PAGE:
Joint OIE-CIC International Meeting on Animal Health Issues
2 July 2014

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The Headquarters of the OIE – The World Organisation for Animal Health in Paris, France was the venue for the Joint OIE-CIC International Meeting on early detection and prevention of African Swine Fever (ASF) and other animal health issues at the wildlife-livestock-human interface on 30 June – 1 July, 2014.


The meeting gathered representatives from both the veterinary and hunting communities with a view to improving the collaboration between the two groups. It was seen as but the first step of a continued collaboration between the two organisations, following a cooperation agreement signed by the OIE and CIC in 2011.

With this meeting, the OIE and CIC aim to enhance the capacity of countries in early detection, official notification and response to animal diseases, including those transmissible to humans (zoonoses), especially in wild animals, thereby contributing to biodiversity conservation, as well as animal and human health.

When opening the meeting, Director General of the OIE, Dr Bernard Vallat stressed the importance of cooperation between hunters and other stakeholders, saying that “OIE and CIC are working together to develop and promote these concepts in order to better mobilize stakeholders and strengthen alliances between the authorities and organizations of hunters, fishermen and professionals of aquatic and terrestrial protected areas

Throughout the meeting, hunters were highlighted as important sentinels, present in the field and capable of assisting veterinary services in the early detection of wildlife diseases.

The President of the CIC, Mr. Bernard Lozé, stated that “examples of cooperation between farmers and veterinary services are of course endless, in contrast to those between the hunting community and veterinarians.” Presentations were given on existing programmes in France and Germany involving collaboration between hunters, hunting organisations, veterinary services and research organisations. President Lozé stressed the importance or learning from these best practice examples and replicating similar initiatives throughout the world.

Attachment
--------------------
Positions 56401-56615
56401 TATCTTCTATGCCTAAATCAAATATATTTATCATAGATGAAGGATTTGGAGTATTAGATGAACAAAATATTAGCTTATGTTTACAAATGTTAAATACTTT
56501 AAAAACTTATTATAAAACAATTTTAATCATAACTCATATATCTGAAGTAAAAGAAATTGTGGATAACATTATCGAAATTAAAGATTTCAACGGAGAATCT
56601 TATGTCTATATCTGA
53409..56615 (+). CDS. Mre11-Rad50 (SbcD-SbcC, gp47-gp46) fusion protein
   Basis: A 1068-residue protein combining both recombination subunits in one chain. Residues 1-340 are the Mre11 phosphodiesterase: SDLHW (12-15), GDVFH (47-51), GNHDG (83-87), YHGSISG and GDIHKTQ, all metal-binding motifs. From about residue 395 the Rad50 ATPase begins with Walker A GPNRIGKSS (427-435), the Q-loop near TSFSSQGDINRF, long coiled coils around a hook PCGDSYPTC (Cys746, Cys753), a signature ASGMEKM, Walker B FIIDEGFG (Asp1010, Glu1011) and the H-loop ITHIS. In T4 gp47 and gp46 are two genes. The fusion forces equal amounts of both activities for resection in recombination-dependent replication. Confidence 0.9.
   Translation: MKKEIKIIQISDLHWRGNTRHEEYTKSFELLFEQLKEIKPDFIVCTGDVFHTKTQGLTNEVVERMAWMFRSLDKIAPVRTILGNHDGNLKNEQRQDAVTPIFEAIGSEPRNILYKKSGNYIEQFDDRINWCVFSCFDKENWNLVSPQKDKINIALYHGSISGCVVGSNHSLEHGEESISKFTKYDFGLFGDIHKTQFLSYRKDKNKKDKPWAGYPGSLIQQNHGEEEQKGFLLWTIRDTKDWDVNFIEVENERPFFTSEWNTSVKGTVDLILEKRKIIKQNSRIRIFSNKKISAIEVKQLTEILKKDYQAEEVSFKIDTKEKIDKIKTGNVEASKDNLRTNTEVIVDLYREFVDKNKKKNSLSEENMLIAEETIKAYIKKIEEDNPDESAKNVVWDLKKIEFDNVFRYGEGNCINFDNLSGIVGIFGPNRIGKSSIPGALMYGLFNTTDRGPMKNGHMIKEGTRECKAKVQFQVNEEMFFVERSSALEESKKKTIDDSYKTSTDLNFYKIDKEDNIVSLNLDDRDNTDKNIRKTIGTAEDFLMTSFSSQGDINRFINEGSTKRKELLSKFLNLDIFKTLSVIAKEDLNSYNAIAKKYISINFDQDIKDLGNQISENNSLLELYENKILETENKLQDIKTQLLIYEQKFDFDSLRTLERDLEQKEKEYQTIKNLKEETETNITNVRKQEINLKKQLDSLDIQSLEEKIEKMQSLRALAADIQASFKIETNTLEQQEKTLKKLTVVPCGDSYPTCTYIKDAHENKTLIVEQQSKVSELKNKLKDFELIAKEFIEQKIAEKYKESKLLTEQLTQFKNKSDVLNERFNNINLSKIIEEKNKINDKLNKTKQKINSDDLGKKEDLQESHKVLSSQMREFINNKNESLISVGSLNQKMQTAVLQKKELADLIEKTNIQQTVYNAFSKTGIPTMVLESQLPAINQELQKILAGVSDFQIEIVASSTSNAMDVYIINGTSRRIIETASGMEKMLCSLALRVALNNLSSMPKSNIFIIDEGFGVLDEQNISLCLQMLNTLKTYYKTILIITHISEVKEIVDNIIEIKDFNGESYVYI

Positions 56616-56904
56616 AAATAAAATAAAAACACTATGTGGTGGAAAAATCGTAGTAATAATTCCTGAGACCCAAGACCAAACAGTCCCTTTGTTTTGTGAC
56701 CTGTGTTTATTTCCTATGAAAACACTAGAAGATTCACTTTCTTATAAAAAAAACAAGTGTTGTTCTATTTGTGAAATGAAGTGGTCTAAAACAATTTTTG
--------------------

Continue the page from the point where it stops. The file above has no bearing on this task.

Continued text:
Much of the focus of the meeting was on African Swine Fever (ASF), a disease which appeared in Georgia in 2007 and has since spread throughout the wider Trans-Caucasus region and the Russian Federation, threatening domestic pig and wild boar populations on the eastern borders of the European Union (EU). The EU observed the first such outbreaks in 2014 in Lithuania, Poland and Latvia, with wild boar seen as the main vector in the spread of the virus into these states.

So far, studies suggest that wild boar on their own are not able to maintain the disease in the environment. However, this has only been shown where population densities are relatively low, particularly compared with those in some western EU States. Where wild boar densities are high, it is not yet known whether the species could enable the virus to be maintained in the environment. Any persistence of the virus in wild boar populations over time would be particularly worrying for hunters.

One key difficulty in ASF surveillance is the identification of disease symptoms. External symptoms are not unique to the virus and are rarely visible in live animals. However, post mortem examinations allow, even by those with minimal training, the identification of abnormalities in the internal organs of wild boar. Samples can then be taken and sent to veterinarian services to check for diseases.

In general, there is a real need to improve awareness and to train hunters on wildlife disease monitoring, recognition and reporting. As sentinels on the ground, hunters must understand the importance of collaborating with veterinary services for the health of wildlife, livestock and humans.

The CIC and OIE will continue to work together to: improve the awareness of hunters regarding wildlife diseases, enhance communication and cooperation between the hunting and veterinary communities, and provide training for hunters in the early detection and response to wildlife diseases, together with veterinarian services in different countries.

As a next step, the CIC (including its sister organization in the EU, FACE – The European Federation of Associations for Hunting and Conservation) and OIE need to develop action items and their funding in order to implement a response to the main findings of the meeting.

The CIC would like to thank OIE for the fantastic organisation and excellent collaboration throughout.

The official Press Release of the OIE is available here